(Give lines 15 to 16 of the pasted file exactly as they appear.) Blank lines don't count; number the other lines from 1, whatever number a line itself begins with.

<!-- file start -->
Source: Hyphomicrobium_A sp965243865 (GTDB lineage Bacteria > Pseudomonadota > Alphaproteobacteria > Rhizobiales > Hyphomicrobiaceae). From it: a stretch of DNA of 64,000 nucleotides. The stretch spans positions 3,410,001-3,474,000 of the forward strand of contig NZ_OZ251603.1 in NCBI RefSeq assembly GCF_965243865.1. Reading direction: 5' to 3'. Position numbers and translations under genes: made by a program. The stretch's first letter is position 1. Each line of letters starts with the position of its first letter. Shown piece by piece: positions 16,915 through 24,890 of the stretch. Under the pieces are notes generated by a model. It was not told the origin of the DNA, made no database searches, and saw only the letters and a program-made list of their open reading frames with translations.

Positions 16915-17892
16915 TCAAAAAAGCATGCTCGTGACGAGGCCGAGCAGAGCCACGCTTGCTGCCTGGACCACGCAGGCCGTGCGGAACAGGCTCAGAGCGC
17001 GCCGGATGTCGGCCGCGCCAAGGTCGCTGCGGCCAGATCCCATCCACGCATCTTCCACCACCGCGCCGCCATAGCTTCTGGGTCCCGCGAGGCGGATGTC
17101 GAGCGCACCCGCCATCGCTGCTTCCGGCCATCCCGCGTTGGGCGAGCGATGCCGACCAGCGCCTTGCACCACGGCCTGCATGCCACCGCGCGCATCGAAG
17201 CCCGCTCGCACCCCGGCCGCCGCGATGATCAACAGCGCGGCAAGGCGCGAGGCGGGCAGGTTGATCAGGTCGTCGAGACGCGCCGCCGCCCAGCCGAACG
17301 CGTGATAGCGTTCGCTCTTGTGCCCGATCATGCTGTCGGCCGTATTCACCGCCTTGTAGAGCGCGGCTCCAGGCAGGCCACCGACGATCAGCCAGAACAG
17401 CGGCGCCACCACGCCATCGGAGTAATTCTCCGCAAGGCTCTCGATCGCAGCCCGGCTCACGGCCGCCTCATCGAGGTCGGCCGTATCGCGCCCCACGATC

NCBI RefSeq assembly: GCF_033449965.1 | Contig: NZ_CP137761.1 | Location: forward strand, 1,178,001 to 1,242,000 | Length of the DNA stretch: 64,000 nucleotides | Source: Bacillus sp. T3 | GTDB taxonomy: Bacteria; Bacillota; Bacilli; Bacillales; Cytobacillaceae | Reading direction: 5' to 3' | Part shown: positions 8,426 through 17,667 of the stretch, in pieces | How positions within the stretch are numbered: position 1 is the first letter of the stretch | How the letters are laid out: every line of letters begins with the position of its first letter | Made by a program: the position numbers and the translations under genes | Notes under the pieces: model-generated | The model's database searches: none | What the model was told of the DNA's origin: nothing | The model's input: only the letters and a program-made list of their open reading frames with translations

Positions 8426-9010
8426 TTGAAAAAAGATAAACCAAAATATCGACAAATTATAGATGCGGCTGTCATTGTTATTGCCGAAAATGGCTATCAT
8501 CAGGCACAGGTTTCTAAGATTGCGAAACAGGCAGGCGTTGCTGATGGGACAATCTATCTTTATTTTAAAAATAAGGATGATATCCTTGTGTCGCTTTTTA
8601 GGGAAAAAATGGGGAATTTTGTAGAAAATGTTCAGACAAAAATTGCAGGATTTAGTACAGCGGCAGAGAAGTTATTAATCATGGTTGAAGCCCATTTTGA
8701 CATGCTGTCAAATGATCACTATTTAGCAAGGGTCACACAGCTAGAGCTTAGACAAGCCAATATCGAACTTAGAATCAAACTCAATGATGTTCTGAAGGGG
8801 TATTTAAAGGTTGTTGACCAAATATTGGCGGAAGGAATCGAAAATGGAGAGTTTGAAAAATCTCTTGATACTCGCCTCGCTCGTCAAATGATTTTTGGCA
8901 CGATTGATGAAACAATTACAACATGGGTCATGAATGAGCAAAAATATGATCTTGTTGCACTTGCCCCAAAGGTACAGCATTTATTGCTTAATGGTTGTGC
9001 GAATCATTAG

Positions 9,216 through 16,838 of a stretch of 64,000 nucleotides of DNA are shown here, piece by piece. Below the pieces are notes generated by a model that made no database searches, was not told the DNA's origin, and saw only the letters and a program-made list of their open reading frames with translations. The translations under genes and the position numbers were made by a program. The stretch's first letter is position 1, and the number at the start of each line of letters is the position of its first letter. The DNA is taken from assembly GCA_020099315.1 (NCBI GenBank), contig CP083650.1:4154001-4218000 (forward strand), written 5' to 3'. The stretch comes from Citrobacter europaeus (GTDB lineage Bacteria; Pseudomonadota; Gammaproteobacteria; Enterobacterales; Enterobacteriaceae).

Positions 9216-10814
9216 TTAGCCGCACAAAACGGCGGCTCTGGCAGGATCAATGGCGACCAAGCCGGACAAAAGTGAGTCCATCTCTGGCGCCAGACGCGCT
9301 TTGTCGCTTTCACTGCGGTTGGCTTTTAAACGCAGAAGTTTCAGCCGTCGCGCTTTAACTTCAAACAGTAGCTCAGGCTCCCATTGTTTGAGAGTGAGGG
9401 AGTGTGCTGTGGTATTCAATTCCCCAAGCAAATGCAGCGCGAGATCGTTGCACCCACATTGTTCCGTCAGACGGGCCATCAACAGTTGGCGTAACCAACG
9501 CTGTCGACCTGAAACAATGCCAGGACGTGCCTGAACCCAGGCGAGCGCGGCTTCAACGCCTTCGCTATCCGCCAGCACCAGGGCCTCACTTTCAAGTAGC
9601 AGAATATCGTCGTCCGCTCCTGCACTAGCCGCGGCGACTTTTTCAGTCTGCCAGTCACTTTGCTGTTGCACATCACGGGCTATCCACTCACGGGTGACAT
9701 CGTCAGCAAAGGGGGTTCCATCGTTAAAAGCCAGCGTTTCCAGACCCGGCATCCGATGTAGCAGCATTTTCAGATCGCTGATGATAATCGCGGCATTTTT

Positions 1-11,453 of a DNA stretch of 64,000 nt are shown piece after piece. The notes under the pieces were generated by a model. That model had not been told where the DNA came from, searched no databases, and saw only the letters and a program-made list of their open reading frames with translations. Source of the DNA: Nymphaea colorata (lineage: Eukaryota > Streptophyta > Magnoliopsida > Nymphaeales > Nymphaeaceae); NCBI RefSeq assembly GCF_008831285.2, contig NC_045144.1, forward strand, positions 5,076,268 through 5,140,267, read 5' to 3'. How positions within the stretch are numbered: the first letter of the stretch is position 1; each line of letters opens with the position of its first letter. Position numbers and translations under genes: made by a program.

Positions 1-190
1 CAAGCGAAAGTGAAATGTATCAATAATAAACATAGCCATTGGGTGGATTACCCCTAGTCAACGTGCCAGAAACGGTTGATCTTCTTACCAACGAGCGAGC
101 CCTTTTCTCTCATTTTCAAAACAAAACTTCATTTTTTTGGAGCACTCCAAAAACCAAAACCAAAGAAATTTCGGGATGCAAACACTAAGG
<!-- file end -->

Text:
8801 TATTTAAAGGTTGTTGACCAAATATTGGCGGAAGGAATCGAAAATGGAGAGTTTGAAAAATCTCTTGATACTCGCCTCGCTCGTCAAATGATTTTTGGCA
8901 CGATTGATGAAACAATTACAACATGGGTCATGAATGAGCAAAAATATGATCTTGTTGCACTTGCCCCAAAGGTACAGCATTTATTGCTTAATGGTTGTGC